Some simple do's and don’ts on the golf course

The Masters is over, and Chicago is starting another golf season – well, at least the Chicago that doesn’t require a kayak to get from the fourth tee to the fourth green on their local course! Oak Brook received more than its fair share of precipitation last week and is slowly drying out right now. The back nine is open for play, and we are currently using driving range space close by, so come on out and play some golf. We are hoping to have all 18 open this weekend. Keep your fingers crossed.

Getting back to the subject, the biggest issue in golf today is speed of play. A few people have even given up playing the game because it takes too long. Most families do not have the six hours needed to go play golf unless they all play together. So here are a few tips to try to get things moving the next time you are on the course. The worst-case scenario is that you will always have more social interaction time available between holes.

Be ready to play when it is your turn: Assess your next shot before you get to it, and if possible have a club ready so that you aren’t the player walking around on the fairway looking for a yardage marker while the other members of your group are waiting. If that is too difficult, institute a group rule that you can play when you are ready even if it is not your turn. This is especially useful in putting if one player has just hit a bunker shot and is cleaning up the sand. He can take his or her putt after everyone else may have putted out.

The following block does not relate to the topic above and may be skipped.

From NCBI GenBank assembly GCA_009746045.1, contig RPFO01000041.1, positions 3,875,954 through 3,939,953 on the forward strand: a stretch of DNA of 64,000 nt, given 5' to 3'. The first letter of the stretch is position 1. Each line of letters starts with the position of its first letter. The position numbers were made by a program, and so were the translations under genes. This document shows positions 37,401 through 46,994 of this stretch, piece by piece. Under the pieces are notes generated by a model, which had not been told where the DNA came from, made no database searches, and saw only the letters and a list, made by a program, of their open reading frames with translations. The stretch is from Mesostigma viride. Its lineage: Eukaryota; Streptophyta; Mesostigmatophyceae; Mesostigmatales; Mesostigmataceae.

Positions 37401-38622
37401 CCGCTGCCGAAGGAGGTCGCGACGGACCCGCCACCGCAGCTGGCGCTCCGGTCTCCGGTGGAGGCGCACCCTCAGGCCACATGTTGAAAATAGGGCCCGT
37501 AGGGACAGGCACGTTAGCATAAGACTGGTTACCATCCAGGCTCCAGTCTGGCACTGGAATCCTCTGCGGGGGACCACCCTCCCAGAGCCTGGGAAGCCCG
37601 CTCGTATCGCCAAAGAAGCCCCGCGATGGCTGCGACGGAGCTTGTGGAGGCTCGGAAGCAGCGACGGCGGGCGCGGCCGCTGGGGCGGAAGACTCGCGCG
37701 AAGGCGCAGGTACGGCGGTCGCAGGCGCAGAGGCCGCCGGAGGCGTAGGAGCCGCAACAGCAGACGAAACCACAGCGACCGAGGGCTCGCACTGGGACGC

Putt out if possible: I know Rory McIlroy will often mark a two-foot putt, but that generally happens when there are considerations with the other players in the group. Unless your foursome is playing for a million dollars, you can probably finish up rather than marking that two-footer. Newer golf shoes do not leave spike marks like the old cleats did and will generally not harm the line of your fellow competitor's putt.

Ignore honors: If you get to the tee first, play first. Have the appropriate club out and ready as soon as you arrive at the next tee. There is no need to wait if you agree within the group to do that. I have watched a lot of junior girls’ golf and they tend to ignore the honor system even in tournaments.

If we all did this, rounds of golf would take around three hours, and more of us could play. As a kid in Scotland, I remember playing 18 holes regularly during school holidays in 2½ hours, and if I played in the evening when the course was crowded, the round lasted three hours.

When you have a moment, send me your suggestions to speed up play. Best one can have a free lesson.

Ian Grant is a PGA teaching professional and a member of the teaching faculty of the PGA of America. He can be contacted at Oak Brook Golf Club 630-990-3032 in the summer and White Pines Golf Dome in Bensenville 630-422-1060 in the winter. You can contact Ian directly at 708-917-8951, or at Iansgolf@aol.com.